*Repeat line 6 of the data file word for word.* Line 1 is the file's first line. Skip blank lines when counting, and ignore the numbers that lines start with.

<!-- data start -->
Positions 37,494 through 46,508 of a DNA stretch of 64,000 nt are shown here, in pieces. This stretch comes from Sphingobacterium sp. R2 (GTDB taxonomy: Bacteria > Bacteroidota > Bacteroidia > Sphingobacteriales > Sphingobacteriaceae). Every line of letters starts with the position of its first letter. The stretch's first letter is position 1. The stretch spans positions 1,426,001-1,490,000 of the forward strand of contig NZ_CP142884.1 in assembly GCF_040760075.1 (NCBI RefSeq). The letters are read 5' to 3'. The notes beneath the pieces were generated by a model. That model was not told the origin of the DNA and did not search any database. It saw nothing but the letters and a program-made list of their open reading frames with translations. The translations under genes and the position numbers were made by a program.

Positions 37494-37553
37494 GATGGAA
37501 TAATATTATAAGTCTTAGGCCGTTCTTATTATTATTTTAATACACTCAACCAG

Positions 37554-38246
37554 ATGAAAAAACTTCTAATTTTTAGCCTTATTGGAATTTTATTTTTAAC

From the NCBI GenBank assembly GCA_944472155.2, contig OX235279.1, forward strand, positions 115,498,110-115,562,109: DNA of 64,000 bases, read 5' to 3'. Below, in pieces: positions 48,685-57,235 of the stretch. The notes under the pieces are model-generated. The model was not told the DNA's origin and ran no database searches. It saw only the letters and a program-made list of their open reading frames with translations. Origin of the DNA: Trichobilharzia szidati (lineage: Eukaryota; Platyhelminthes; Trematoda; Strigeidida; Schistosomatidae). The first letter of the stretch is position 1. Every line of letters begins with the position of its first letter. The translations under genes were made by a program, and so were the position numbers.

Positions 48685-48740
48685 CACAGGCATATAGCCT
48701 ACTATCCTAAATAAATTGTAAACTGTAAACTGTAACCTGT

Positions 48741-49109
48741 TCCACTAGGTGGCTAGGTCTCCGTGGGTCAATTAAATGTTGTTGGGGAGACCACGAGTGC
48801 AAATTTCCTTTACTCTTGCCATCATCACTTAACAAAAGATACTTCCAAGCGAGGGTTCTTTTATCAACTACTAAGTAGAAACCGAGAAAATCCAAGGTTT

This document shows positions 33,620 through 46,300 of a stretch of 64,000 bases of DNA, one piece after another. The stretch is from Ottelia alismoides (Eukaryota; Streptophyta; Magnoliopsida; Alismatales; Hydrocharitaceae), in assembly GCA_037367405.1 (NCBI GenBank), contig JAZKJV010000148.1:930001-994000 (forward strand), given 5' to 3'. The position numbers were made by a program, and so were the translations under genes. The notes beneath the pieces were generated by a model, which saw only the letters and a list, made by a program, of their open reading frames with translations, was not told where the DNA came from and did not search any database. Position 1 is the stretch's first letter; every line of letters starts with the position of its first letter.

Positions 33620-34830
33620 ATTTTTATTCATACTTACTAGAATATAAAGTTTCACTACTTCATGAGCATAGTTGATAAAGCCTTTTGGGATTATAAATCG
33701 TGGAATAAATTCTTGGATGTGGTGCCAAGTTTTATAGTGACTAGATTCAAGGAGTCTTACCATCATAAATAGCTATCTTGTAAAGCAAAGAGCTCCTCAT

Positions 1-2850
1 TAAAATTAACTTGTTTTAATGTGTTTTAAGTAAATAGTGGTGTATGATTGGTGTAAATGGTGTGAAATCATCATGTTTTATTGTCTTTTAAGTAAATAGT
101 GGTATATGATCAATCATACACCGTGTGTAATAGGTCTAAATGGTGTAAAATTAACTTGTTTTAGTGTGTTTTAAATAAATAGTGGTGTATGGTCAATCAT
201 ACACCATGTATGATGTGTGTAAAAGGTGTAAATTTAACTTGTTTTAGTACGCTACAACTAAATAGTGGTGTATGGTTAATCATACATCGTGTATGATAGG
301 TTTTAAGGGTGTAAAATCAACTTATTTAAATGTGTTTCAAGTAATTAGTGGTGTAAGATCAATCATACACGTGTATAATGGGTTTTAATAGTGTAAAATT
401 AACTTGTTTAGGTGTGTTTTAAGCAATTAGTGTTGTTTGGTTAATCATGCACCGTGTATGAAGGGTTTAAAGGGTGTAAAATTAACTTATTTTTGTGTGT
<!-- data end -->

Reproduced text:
37554 ATGAAAAAACTTCTAATTTTTAGCCTTATTGGAATTTTATTTTTAAC